1. Software preinstalled on device. If you acquired the software preinstalled on a device (and also if you upgraded from software preinstalled on a device), you may transfer the license to use the software directly to another user, only with the licensed device. The transfer must include the software and, if provided with the device, an authentic Windows label including the product key. Before any permitted transfer, the other party must agree that this agreement applies to the transfer and use of the software.
      2. Stand-alone software. If you acquired the software as stand-alone software (and also if you upgraded from software you acquired as stand-alone software), you may transfer the software to another device that belongs to you. You may also transfer the software to a device owned by someone else if (i) you are the first licensed user of the software and (ii) the new user agrees to the terms of this agreement. You may use the backup copy we allow you to make or the media that the software came on to transfer the software. Every time you transfer the software to a new device, you must remove the software from the prior device. You may not transfer the software to share licenses between devices.
      My System SpecsSystem Spec


  5. Joined : Jan 2015
    Posts : 355
    Windows 10 Home x64
       27 Jul 2015 #15

    Section 2, g, sub b seems pretty clear on "Stand-alone software" aka "retail" As always has been with retail, only one computer at a time, and no "life of the device limitations. And no limitations on new parts or whole new build as far as licensing is concerned.

    This explicitly states if you upgraded from retail or purchased W10 retail it is yours to install as many times on as many different computers as you want, as long as it's only one at a time.

    b. Stand-alone software. If you acquired the software as stand-alone software (and also if you upgraded from software you acquired as stand-alone software), you may transfer the software to another device that belongs to you. You may also transfer the software to a device owned by someone else if (i) you are the first licensed user of the software and (ii) the new user agrees to the terms of this agreement. You may use the backup copy we allow you to make or the media that the software came on to transfer the software. Every time you transfer the software to a new device, you must remove the software from the prior device. You may not transfer the software to share licenses between devices.
      My System SpecsSystem Spec


  6. Joined : Oct 2013
    Penns Forrest
    Posts : 3,506
    Win_8.1-Pro, Win_10.1607-Pro, Mint_17.3
       27 Jul 2015 #16

    CmmTch said: View Post
    Section 2, g, sub b seems pretty clear on "Stand-alone software" aka "retail" As always has been with retail, only one computer at a time, and no "life of the device limitations. And no limitations on new parts or whole new build as far as licensing is concerned.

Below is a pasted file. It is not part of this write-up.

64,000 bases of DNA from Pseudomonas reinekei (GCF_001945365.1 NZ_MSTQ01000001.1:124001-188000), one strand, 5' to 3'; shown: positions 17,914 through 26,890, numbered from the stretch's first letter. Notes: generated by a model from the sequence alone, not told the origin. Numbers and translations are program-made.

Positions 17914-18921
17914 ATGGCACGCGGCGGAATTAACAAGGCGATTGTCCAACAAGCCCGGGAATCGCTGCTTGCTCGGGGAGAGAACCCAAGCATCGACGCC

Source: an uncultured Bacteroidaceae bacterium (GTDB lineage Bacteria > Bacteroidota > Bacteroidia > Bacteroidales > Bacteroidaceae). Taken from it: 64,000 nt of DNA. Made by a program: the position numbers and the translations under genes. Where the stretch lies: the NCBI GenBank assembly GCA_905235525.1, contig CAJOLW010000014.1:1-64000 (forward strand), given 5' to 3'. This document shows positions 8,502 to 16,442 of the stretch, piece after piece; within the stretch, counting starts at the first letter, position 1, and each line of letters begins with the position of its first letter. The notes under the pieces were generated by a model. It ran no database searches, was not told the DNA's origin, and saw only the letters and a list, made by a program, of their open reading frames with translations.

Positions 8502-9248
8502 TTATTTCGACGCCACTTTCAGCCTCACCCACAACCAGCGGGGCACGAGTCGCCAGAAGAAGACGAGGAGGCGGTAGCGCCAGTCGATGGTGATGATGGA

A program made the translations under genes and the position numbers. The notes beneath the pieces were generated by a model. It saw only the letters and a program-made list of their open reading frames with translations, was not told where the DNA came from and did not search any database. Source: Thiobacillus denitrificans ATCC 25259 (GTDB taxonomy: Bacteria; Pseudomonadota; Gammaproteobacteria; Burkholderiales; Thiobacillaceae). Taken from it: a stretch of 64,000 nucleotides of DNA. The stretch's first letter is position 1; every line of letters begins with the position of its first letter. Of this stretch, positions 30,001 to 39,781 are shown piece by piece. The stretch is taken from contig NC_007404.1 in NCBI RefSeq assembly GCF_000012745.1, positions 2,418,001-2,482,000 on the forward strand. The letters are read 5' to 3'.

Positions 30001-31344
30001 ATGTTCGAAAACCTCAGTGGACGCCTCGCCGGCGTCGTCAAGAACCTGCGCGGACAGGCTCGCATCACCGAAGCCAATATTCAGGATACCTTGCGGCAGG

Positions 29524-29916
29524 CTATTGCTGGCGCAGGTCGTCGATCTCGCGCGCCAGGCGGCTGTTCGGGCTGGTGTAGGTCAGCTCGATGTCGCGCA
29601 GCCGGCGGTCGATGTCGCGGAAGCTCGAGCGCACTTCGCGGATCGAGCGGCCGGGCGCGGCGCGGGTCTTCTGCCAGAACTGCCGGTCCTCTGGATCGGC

This explicitly states if you upgraded from retail or purchased W10 retail it is yours to install as many times on as many different computers as you want, as long as it's only one at a time.
    Thanks, I had to read your post and reference back to the EULA a few times, but it does seem very clear, both legally and technically.

    There was a statement on Blogging Windows that seemed to indicate you could only install the ISO on the same device. That was wrong and it threw me off for about a week.

    After reading your post, I had an epiphany. Now all I have to do is remember it for a few days
      My System SpecsSystem Spec


 
Page 2 of 2 FirstFirst 12


Similar Threads
Thread Forum
What do I need to make Windows10 upgrade all my computer P2P ?
Hi Is there anything I must do to make all my PCs download from each other to upgrade WIn10, Note they are all on same network (connected to same router) but I'm not sure if I need to create a homegroup or something like that?
General Support
Can I use the iso from the Win 10 esd to upgrade another computer
The Win 10 install.esd for tomorrow's upgrade is on my new Win 8.1 computer. Can I use an iso. made from that esd. to upgrade my Win 7 computer if it has not yet received the upgrade files? Both will be upgrading to Win 10 Home. I wouldn't try it...
Installation and Setup
How do I upgrade my Win 7 computer on July 29?
Yes I'm a Windows Insider and should get the release version of Win 10 on the 29th based on my usual fast "flight" fairly quickly for my Win 10 preview installation. Based on my email address will that give me a reasonably early download of Win 10...
Installation and Setup
Solved If i upgrade my computer...
Hi i just want clarification. If i upgraded my current PC specs to a newer better one. Would my free upgrade from Win 8.1 to Win 10 still be ok or not? I mean basically, do i HAVE to buy the new PC before i upgrade to win 10? or can i use it on...
Installation and Setup
InfoWolrds April Fools Joke 2013 came true 18 months later
InfoWorld on April Fools day 2013: Read the full "April Fools Joke" here: Microsoft skips 'too good' Windows 9, jumps to Windows 10 | InfoWorld Kari
Chillout Room
Our Sites
Site Links
About Us
Windows 10 Forums is an independent web site and has not been authorized, sponsored, or otherwise approved by Microsoft Corporation. "Windows 10" and related materials are trademarks of Microsoft Corp.

© Designer Media Ltd

All times are GMT -5. The time now is 01:00.
Find Us
Twitter Facebook Google+



Windows 10 Forums